HAN PAEMEN, Workplace Solutions Manager at global real estate advisor Colliers International, has specialised in NWoW for 15 years, advising large companies about how developing working environments can support business strategies. Active in a number of countries, including France, Switzerland, Belgium and the United States.
Corporate culture plays a key role in taking on and retaining new talented employees. What link does this have with the work environment?
Han Paemen (HP): Corporate culture plays a central role at all levels: business, management, HR and many others.
I like to use the example of Interpolis, a Dutch insurance company, which faced difficulty in the 90s due to very bad customer perceptions and slow, opaque bureaucratic processes.
The arrival of a new Managing Director reversed that trend. New rules were established to break hierarchical layers, move to initial repayments and let the first person dealing with the case make decisions.
This new approach was very daring but it paid off. The following year, Interpolis had become the in the Netherlands, and it still is today.
In order to achieve a successful transformation, the Managing Director endeavoured to change the corporate culture, instilling confidence, empowerment and independence into managers and coaches. To support this, he also led big developments in the work environment.
At Colliers International France, you said that you believe work spaces have a big impact on ways of working and employee satisfaction. Why hasn’t that always been the case?
HP: In recent years, the entry point of workplace environment projects – be it classic, open or flexible – has always been space optimisation. Firstly, by increasing the density of the spaces and then sharing them. This led to the exaggerated version of certain open spaces or ’Flex Desks’ that are now criticised as being old fashioned.
Nowadays, many companies understand that, in order to have engaged and efficient employees, they must create win-win spaces. For example, when moving to shared workstations, it’s about reinjecting these space savings into providing more flexible, quality spaces that can be used ergonomically and adapted to different activities, such as chatting, concentrating, creating, and relaxing.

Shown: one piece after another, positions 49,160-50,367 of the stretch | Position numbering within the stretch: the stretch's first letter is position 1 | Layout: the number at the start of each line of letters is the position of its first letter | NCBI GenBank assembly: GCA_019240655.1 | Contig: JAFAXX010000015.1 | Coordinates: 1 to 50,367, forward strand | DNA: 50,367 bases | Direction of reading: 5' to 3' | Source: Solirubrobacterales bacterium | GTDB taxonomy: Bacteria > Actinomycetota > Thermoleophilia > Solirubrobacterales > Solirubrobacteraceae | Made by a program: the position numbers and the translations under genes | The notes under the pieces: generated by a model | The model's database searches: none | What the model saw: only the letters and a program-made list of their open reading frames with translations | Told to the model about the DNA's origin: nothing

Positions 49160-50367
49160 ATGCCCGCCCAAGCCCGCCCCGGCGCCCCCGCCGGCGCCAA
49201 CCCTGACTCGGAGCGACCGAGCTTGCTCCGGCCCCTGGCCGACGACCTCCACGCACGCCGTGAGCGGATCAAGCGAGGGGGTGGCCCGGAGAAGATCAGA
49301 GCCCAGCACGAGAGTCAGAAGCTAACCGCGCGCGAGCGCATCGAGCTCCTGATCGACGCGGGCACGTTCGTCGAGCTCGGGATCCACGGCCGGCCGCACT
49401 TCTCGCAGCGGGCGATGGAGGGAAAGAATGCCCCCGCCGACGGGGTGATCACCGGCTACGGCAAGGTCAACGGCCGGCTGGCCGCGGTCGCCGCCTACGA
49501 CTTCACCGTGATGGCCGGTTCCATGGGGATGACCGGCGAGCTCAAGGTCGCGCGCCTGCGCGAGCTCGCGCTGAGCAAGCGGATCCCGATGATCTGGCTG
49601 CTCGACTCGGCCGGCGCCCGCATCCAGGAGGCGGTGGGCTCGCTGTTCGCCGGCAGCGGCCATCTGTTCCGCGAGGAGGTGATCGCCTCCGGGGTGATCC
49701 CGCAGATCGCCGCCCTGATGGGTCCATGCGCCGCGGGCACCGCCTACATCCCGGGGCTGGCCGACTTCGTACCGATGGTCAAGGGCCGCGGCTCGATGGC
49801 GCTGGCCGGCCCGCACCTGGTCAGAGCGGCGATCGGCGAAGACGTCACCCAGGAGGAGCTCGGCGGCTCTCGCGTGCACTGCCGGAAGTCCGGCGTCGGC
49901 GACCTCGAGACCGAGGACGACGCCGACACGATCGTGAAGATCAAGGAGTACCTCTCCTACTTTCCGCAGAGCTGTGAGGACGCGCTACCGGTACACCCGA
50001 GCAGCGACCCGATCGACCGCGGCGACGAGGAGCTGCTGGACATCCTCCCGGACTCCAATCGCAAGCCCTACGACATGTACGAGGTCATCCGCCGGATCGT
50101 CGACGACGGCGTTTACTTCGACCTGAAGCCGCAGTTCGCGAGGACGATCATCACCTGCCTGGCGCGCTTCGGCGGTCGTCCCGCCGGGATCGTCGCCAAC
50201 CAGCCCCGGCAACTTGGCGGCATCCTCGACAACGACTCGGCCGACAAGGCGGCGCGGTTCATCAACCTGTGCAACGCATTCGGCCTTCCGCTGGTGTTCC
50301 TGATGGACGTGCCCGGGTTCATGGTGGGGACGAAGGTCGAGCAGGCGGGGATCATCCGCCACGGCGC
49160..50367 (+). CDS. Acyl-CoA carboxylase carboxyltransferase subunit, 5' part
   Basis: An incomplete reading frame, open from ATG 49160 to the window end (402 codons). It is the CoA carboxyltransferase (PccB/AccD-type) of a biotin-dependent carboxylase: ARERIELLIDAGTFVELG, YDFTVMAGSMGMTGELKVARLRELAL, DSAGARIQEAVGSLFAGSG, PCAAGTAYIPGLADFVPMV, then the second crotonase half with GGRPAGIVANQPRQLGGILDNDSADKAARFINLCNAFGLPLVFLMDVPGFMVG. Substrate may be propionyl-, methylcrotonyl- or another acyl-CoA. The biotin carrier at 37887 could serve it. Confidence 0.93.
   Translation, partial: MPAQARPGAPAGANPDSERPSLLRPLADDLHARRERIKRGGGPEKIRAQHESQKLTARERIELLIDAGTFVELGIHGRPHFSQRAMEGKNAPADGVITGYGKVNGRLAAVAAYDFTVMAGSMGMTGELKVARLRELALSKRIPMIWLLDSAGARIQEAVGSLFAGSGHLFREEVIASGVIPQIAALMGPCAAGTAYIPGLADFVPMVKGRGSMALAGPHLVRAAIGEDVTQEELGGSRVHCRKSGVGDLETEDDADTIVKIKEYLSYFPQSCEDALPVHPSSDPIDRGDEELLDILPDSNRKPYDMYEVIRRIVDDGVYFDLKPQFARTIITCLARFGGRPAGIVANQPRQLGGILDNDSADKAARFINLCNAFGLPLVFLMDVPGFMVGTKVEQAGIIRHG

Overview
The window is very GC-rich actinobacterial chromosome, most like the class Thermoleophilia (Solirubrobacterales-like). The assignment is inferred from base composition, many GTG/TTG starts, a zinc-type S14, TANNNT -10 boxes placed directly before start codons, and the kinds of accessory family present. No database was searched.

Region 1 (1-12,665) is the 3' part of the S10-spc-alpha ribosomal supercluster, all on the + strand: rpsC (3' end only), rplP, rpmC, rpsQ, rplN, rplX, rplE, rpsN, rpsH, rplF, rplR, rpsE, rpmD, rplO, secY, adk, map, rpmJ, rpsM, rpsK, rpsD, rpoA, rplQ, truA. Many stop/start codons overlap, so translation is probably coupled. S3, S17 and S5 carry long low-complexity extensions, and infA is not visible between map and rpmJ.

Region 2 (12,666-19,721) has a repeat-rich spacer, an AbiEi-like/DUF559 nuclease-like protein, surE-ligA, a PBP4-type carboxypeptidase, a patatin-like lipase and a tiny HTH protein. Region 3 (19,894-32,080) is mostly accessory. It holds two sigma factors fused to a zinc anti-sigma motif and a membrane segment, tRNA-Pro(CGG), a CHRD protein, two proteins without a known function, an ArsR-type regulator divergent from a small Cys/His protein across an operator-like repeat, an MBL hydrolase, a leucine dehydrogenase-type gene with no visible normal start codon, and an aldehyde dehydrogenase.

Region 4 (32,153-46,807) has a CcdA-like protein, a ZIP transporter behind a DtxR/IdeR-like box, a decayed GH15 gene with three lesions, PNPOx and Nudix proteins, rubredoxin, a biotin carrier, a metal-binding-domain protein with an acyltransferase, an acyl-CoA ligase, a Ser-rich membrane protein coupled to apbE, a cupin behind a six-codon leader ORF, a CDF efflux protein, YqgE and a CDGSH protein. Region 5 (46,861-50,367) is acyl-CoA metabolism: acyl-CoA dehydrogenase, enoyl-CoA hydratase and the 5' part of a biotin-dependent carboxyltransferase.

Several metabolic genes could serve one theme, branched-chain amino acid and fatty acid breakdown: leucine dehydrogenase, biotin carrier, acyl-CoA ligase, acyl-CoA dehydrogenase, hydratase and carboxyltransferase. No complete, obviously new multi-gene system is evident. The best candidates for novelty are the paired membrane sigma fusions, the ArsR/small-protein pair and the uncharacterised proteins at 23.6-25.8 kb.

So the work environment could be considered a tool for transformation?
HP: Companies are experiencing permanent transformation and the work environment needs to reflect these changes while also helping to facilitate them.
Ideally, the work environment is a permanent reminder of what the company and its employees want to achieve. When you want to change the ways of working, a new work environment stops people falling back into old habits. Another advantage of the work environment is that it provides more accountability for lasting transformation, as the tenant has to respect the commitment of a lease until the end.
Does moving to NWoW guarantee bringing transformations in line with work reality?
HP: NWoW is a synthetic answer with deep-rooted trends present in the transformation strategy of several companies that ensures simplification, independence and empowerment of employees
The advantage of NWoW is less about excessive real estate savings and more about the contribution that employees’ commitment and performance make to the work environment.
NWoW supports changes to current ways of working by adapting the work environment. It provides both managers and employees choices and well-performing tools through technology while also driving change.
Today, the Colliers teams are becoming increasingly called upon by managers of transformation, heads of human resources and managing directors who hope to implement change and know that the work environment is one of the ways to do this. These are the best sponsors of these subjects. Colliers International France doesn’t claim to drive change in a company, but we have the ambition and the experience to understand, to express and to accompany it.